Architects Declare Australia: a growing climate emergency movement
Architects Declare Australia (ADA) is the local branch of a global movement of architects declaring a climate and biodiversity emergency. All 849 signatories (at the time of writing) are committing to a number of practices that fall within the purview of creating “architecture and urbanism that has a more positive impact on the world around us.” Importantly in the Australian context, ADA respects the profound knowledge and experience of Aboriginal and Torres Strait Islander peoples in Caring for Country. We spoke to Jeremy McLeod of Breathe Architecture, one of ADA’s founding signatories, about what the movement is striving to achieve and empowering ourselves to make a difference.
What was the catalyst for bringing Architects Declare to Australia?
Our planet is in a climate and biodiversity emergency, both of which are fuelled by human carbon emissions. Of this, buildings consume over half of Australia’s electricity*. Faced with Federal governments that will not act decisively on climate action, over 1300 local governments around the world have declared a climate and biodiversity emergency. We, as architects, have played a key role in historic embodied carbon in buildings, and emissions relating to their operations. Now, as architects acting in good conscience, we have no choice other than to also declare a climate and biodiversity emergency. Importantly, we need to put in place definitive policy and actions to drastically reduce any carbon emissions associated with the built environment.
*Building Code Energy Performance Trajectory Project Report, 2018
What did becoming carbon neutral involve for Breathe Architecture?
It’s incredibly straightforward. We have 20 staff. We engaged The Carbon Reduction Institute to undertake our carbon audit and provided the information they asked for. This typically involves sharing electricity usage and type (GreenPower in our case), quantity and make of company cars, travel habits of the Breathe staff, any flights taken, any other purchases or activities that would have greenhouse gas emissions attached to them.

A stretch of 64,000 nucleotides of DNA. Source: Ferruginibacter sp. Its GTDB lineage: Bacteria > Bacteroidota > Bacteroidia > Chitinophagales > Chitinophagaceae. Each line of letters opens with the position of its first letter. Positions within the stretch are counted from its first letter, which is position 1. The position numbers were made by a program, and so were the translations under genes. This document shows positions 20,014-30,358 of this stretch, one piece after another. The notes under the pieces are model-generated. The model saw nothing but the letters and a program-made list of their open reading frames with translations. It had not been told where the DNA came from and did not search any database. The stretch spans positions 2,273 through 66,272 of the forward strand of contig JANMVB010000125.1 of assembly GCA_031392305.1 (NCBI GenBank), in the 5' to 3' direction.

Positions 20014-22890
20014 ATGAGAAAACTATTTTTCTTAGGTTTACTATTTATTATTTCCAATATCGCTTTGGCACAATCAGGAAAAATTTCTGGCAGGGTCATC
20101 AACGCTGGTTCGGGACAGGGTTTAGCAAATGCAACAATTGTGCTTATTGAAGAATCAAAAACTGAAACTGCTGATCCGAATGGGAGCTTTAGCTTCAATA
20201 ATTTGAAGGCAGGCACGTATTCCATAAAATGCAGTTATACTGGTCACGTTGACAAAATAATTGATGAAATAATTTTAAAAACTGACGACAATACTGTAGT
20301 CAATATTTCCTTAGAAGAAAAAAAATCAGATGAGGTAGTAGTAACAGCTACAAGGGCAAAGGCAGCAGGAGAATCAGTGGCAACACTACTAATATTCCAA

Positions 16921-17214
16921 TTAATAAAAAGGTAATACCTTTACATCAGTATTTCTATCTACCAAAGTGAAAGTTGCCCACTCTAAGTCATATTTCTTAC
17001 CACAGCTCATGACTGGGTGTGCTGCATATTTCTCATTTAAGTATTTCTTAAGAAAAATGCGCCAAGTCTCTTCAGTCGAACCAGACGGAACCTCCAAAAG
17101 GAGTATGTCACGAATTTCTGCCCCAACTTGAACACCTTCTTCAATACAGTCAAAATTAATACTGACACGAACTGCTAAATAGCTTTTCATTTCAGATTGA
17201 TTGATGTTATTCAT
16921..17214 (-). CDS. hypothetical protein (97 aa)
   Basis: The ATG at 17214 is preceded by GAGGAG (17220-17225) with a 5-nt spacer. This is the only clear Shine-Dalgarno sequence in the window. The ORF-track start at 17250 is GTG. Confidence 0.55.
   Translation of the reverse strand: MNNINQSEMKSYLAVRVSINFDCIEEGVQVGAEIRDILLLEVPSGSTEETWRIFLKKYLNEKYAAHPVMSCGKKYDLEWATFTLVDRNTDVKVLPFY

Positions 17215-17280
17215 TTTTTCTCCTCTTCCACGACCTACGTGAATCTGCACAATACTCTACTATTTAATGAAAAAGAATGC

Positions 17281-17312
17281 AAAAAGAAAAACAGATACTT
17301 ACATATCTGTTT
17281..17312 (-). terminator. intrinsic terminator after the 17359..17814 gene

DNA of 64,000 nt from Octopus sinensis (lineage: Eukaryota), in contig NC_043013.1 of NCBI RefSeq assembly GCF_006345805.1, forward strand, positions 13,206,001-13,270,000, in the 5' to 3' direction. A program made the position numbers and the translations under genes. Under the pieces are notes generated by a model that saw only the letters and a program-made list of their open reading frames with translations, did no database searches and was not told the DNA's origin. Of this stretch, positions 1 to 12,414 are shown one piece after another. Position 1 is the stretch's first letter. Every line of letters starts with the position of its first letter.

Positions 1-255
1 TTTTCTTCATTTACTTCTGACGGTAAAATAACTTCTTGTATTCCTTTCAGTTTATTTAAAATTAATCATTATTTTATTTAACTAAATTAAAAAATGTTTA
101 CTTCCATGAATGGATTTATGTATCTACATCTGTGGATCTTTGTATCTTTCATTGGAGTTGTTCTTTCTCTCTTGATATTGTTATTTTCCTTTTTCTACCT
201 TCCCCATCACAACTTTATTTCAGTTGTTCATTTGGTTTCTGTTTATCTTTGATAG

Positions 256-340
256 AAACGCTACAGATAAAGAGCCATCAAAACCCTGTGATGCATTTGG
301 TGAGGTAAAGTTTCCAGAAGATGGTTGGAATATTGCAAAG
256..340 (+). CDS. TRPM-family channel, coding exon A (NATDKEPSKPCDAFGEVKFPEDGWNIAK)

The Carbon Reduction Institute expertly guided us through this process, which took about six weeks. They identified what our carbon emissions were for the last financial year and worked with us to choose carbon offsets that suited our practice values. It was simple and affordable.
How have other architects and architecture practices responded to the movement so far?
The response has been incredible. While architects can do many things to reduce the carbon emissions associated with their buildings, we have all seen the clear benefit in getting our own houses in order. The simple, unifying step in all of us going carbon neutral in 2020, at the start of this new decade after the unprecedented, catastrophic fires across the country, sends a clear message to our entire industry: that each and every one of us has to take personal and professional responsibility for our own carbon emissions, which will in turn encourage our clients to go carbon neutral and make responsible choices in their buildings. If we all lead together, others will follow.
Do you think that the ongoing Australian bushfire crisis has/will inspire more clients and architects to commission and design buildings that positively impact the environment?
It has been heartbreaking to see the colossal loss of life, and watch ecosystems perish that may never fully recover. We’ve never seen bushfires to this scale, and they’re only predicted to intensify. The response from the Australian people, however, has been inspiring, generous and importantly has shown our incredible will to rally in times of hardship. We have rallied to the RFS, to the CFA, and to wildlife rescue services. Now is the time to act, not only in assisting the recovery effort, but to tackle the root cause of the fires. We believe it will galvanise all Australians (who accept the science of climate change), to approach their role in architecture and building, not only as clients but also as joint custodians of our future.